The frequent periods of prolonged drought in the Samburu County result in casualties and inter-ethnic clashes. A project aims at helping local communities to prevent crises.

In the Samburu County, in Kenya, the intense drought jeopardises the health of children and women. The increased desertification has brought the population to its knees.

In the past, Fondazione L’Albero della Vita mitigated the consequences of this famine by introducing high-yield livestock breeds and teaching better breeding and farming techniques.

Women and young people as protagonists

Local communities will actively engage in all the implementation phases of the project by involving traditional authorities and groups of producers, women, students and young people. Community mobilisation and participation will be promoted by involving the Yarumal Fathers.

The main problems identified have been:

  • low agricultural production;
  • shortage of water for domestic use and for livestock breeding;
  • environmental degradation;
  • effects of climate change;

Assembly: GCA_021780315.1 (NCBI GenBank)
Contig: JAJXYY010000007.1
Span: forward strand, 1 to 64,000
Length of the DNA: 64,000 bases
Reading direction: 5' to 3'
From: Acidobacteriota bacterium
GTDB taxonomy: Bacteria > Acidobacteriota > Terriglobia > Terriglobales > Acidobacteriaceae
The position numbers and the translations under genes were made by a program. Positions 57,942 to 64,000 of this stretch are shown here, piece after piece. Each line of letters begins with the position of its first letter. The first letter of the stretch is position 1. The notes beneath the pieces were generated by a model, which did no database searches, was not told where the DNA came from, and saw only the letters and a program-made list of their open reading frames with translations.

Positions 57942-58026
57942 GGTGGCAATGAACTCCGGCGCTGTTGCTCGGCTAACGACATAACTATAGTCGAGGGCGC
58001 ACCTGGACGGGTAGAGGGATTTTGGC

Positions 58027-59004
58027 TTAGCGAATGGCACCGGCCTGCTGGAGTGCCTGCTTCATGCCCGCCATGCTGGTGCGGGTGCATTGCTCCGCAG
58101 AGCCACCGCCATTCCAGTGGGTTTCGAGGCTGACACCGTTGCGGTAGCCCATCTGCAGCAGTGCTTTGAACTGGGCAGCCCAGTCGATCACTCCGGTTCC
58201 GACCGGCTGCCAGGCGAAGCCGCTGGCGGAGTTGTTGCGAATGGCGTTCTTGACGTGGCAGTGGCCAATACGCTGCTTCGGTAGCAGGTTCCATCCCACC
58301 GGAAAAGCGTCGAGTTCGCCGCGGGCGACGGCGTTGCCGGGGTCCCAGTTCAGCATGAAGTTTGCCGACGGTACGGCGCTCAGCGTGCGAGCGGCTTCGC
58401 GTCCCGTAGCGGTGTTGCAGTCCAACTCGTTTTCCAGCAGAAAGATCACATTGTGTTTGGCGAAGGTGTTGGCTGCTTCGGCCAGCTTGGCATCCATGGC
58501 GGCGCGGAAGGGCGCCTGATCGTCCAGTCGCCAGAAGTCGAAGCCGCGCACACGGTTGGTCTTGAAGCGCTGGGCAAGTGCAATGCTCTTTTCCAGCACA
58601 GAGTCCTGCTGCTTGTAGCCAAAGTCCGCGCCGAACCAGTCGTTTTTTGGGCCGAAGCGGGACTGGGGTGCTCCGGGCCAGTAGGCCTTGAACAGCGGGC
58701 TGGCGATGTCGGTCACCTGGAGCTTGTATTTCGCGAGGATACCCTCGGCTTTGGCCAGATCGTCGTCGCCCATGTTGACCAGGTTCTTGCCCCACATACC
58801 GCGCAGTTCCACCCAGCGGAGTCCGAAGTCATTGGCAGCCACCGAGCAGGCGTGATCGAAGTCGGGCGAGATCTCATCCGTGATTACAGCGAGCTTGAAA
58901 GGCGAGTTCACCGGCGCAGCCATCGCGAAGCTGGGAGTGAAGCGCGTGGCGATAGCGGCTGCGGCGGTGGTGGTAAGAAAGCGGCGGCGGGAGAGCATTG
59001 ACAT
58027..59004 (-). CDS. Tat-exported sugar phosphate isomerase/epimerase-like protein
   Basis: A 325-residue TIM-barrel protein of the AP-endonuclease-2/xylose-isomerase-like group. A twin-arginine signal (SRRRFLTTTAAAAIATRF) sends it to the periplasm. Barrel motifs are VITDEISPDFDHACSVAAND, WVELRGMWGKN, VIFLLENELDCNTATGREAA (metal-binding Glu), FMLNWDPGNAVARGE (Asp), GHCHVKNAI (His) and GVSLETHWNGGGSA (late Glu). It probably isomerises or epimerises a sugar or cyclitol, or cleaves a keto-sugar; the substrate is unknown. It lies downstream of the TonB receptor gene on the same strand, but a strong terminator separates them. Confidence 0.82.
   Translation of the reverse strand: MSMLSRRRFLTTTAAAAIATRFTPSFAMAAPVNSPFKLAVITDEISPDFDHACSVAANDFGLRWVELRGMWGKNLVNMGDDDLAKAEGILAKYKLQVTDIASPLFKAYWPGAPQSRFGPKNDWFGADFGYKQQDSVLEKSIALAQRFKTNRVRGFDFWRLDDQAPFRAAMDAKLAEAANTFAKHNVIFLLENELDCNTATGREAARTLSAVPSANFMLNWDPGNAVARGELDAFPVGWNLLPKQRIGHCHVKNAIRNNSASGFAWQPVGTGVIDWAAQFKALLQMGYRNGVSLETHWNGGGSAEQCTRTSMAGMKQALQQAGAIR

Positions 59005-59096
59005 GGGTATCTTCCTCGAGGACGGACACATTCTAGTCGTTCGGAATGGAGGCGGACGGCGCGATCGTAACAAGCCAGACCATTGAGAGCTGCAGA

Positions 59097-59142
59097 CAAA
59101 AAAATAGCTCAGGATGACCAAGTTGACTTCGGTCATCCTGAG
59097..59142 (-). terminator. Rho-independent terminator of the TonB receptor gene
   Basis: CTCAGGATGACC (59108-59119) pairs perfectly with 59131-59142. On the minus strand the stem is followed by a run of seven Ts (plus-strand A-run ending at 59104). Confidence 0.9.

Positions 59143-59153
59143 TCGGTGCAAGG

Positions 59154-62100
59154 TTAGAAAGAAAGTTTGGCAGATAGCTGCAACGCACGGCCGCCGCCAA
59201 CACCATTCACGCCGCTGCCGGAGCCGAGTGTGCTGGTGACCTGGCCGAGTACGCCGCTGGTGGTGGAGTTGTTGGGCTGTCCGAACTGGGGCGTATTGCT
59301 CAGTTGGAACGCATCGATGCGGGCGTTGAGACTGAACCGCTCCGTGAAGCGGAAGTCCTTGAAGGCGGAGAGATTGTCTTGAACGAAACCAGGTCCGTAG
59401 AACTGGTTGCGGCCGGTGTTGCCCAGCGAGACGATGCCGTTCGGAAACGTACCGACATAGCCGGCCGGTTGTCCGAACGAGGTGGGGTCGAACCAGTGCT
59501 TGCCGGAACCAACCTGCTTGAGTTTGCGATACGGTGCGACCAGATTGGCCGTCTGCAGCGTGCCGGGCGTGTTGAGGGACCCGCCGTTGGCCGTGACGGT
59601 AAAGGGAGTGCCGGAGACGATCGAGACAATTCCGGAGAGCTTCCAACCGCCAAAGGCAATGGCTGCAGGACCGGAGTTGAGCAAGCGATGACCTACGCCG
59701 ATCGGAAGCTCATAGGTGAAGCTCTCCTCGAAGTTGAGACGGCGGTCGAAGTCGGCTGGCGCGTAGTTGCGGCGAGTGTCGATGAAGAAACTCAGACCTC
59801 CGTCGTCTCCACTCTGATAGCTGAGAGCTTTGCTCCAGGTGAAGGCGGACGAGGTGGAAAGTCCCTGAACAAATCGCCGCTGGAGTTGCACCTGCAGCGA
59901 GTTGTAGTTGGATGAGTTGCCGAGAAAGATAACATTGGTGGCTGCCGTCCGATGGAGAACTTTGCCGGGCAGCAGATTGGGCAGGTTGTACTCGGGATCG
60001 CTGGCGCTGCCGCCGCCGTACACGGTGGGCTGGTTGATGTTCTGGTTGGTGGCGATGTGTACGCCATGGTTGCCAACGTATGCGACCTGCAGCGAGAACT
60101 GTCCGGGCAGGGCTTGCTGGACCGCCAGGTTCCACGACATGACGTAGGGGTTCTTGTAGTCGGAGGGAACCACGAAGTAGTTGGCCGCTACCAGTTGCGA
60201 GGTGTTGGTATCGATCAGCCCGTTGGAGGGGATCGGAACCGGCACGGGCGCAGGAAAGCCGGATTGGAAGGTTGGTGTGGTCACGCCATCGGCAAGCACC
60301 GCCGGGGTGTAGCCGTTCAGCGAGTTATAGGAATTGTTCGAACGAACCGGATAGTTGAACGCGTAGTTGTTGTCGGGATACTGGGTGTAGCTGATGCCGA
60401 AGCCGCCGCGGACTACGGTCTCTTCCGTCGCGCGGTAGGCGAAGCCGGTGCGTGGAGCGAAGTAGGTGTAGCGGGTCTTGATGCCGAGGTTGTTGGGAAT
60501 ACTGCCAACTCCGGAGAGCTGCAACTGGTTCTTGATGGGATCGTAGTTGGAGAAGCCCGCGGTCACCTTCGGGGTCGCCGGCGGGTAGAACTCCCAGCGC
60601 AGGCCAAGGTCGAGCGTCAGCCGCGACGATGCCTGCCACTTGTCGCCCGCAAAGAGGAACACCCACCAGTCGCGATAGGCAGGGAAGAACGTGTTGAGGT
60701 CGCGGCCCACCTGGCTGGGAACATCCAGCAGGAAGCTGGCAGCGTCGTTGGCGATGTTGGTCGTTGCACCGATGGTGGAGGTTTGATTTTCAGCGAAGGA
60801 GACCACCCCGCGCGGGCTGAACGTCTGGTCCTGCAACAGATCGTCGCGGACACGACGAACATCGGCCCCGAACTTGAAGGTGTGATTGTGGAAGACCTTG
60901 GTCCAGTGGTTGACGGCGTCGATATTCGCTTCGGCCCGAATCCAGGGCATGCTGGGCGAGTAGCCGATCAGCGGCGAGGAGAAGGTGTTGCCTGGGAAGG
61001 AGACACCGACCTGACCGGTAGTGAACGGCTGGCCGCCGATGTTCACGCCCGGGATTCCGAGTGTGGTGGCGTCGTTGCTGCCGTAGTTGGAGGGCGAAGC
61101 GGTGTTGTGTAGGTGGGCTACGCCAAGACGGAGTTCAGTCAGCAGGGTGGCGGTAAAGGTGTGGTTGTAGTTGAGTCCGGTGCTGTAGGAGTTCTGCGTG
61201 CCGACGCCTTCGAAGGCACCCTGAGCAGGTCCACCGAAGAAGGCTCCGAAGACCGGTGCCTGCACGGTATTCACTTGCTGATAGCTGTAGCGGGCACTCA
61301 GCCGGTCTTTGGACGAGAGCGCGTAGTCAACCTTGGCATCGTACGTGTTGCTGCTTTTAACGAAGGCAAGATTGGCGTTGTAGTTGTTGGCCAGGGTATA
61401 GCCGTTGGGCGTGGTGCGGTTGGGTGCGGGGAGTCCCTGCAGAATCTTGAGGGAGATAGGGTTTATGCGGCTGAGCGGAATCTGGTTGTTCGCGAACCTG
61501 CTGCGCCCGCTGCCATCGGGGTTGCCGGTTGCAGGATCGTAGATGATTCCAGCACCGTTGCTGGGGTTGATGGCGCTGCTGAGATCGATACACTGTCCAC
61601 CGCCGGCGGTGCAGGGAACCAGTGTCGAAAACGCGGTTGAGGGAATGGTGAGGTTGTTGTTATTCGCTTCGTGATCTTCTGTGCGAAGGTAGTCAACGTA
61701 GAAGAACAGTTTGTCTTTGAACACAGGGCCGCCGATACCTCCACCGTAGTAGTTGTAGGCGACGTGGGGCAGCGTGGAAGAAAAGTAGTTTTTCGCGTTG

• coexistence between humans and wildlife;
  • inter-ethnic or inter-clan conflicts for stealing cattle or exploiting resources;
  • lack of infrastructures.

During periods of drought, the risk of food insecurity is higher due to:

  • reduced number of grazing lands and deterioration of their quality;
  • increased average distance to reach the nearest source of water both for household use and for livestock breeding;
  • livestock death or deterioration;
  • families’ lower purchasing power because of the decline in market prices for cattle, sheep and goats (due to the deterioration of their health conditions and weight loss) and the increase in agricultural products’ prices (for their more limited availability);
  • limited availability of milk and meat within communities;
  • increased risk of inter-ethnic or inter-clan clashes for exploitation of grazing lands and water resources.

1,200 beneficiaries

200 families will be helped in the communities of Lodungokwe, El Chakwai and Nonkek. The aim is to enhance pastoral communities’ skills to foresee periods of prolonged drought, to diversify communities’ means of subsistence and to improve the use of water resources. At the same time, shepherds will be supported to protect the environment.